Saturday, January 18, 2020

Skipped a Work Shower

Going back to teaching, I was surprised to not encounter anything pregnancy-related first semester. Schools always seem to be full of pregnant staff members and pregnant parents. But the majority of my co-workers are very young and not yet thinking about raising children at all.

I'm not going to lie: it has been refreshing. No questions, no comments, no stories dominating our thirty minute respite period, a.k.a. our lunch time. ;)

However, I came back to work from winter break to read a rather presumptive email. The director of my district's department emailed everyone informing us of a baby shower she was throwing for someone who works for the district. The director told us when it would be, where it would be, and what we all could bring (a small gift or $10 to contribute, she was bringing cake and snacks). The way she wrote it, attendance sounded mandatory. What the hell?? I do not go to baby showers. (Well, unless I'm throwing the shower haha.) I stressed about this email, what to do, and how to respond until I saw my department chair.

Thankfully, my department chair shot the idea down. I asked him about it and he immediately said, "Oh, I am not going to that." I said, "Really? What did you write back?" He said, "I didn't write anything. I'm just not going."

So I followed his lead. I didn't write back. I didn't go. Nothing was ever said and life went on.

I think I often feel like everything needs a reply. I learned an important lesson with this experience. I don't have to respond to everything. I can just let some things go.

Tuesday, January 14, 2020

The Body Remembers

I fell apart on Sunday. I woke up feeling off and was soon unexplainably crying.

I felt hollow, defeated, and just so sad.

So I just sat with my feelings. Well, I sat with them as they poured out of my tear ducts. And came out with my shallow breaths. And I realized that my body was remembering a bad anniversary.

It's been five years since my first IVF did not result in pregnancy.

Five years since I got that phone call.
Five years since I hung up the phone,
collapsed on the floor,
howled from a place deep inside me,
feeling the worst pain and trauma
that could only be caused by
the most devastating loss of my life.

And this past Sunday I felt a fraction of that pain and sadness again. To say the least, it sucked.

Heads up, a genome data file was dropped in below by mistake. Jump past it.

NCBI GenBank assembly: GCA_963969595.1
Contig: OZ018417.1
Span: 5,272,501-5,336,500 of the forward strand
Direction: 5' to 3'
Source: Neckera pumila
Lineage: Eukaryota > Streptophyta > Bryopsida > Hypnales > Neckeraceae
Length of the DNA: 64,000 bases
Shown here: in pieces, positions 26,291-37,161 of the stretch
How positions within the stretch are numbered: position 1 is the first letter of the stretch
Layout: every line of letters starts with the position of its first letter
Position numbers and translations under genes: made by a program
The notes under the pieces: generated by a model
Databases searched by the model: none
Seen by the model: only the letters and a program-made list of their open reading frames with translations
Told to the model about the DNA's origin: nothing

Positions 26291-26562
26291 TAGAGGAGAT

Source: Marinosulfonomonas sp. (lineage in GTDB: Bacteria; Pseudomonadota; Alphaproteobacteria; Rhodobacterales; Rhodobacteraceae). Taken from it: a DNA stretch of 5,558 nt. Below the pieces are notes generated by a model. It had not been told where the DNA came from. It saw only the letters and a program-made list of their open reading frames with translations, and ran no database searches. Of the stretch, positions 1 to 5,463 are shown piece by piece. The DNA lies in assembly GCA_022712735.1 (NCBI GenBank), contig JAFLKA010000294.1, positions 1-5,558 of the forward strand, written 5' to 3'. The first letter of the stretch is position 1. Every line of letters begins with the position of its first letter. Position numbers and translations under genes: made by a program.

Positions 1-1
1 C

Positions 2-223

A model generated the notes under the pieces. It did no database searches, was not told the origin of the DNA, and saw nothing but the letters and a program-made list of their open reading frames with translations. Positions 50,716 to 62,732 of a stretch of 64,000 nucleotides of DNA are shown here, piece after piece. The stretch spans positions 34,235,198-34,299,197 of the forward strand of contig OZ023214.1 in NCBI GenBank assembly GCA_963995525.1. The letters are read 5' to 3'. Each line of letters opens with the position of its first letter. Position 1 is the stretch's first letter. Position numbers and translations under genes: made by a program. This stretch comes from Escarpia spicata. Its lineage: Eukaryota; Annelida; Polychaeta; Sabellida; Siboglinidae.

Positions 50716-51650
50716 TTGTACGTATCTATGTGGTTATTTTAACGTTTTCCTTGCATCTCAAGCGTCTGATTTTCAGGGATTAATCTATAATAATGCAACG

So, Sunday sucked. I cried. I felt sad. I cried some more. Pretty hard.

Then I got out of the house and followed through with some plans I'd been looking forward to and I was really glad I did. It wasn't a very good day, but I did the best I could with it. Then it passed.

And I'm still left with a bit of an "exhaustion hangover" but that's fine.

It's all a part of the grief and recovery process.

Sunday, January 5, 2020

5 Years Ago & Now

January 1, 2015       I went to the hospital for my first embryo transfer after my first IVF cycle.
January 1, 2020       I went to the hospital for my scheduled shift for my new job/career.

I would have never considered a career in healthcare had I not been through the most invasive of procedures with some of the most devastating results. I hate hospitals. I can be squeamish and anxious in medical settings. While in school, I was nervous about the clinical rotations because I didn't know if I'd be able to handle all of the medical stuff.

But I was fine. Because it's my patients' pain and anxiety that call to me. I tell them it's fine to cry or complain and that I'm sorry for the interruption this injury or illness has caused in their life.


Five years ago I hadn't even considered a second career. I was going to be a stay at home mom.
Now I'm working two careers. Obviously, I'm not a stay at home mom. Also, I'm no longer married.


On Friday I left the hospital after another shift. I had a good day. I still have a lot to learn, but I know I am helping my patients. I walked to my car. I stopped, took a deep breath, and looked around. It was so beautiful where I was. In all of my loss and devastation, I am still determined and grateful.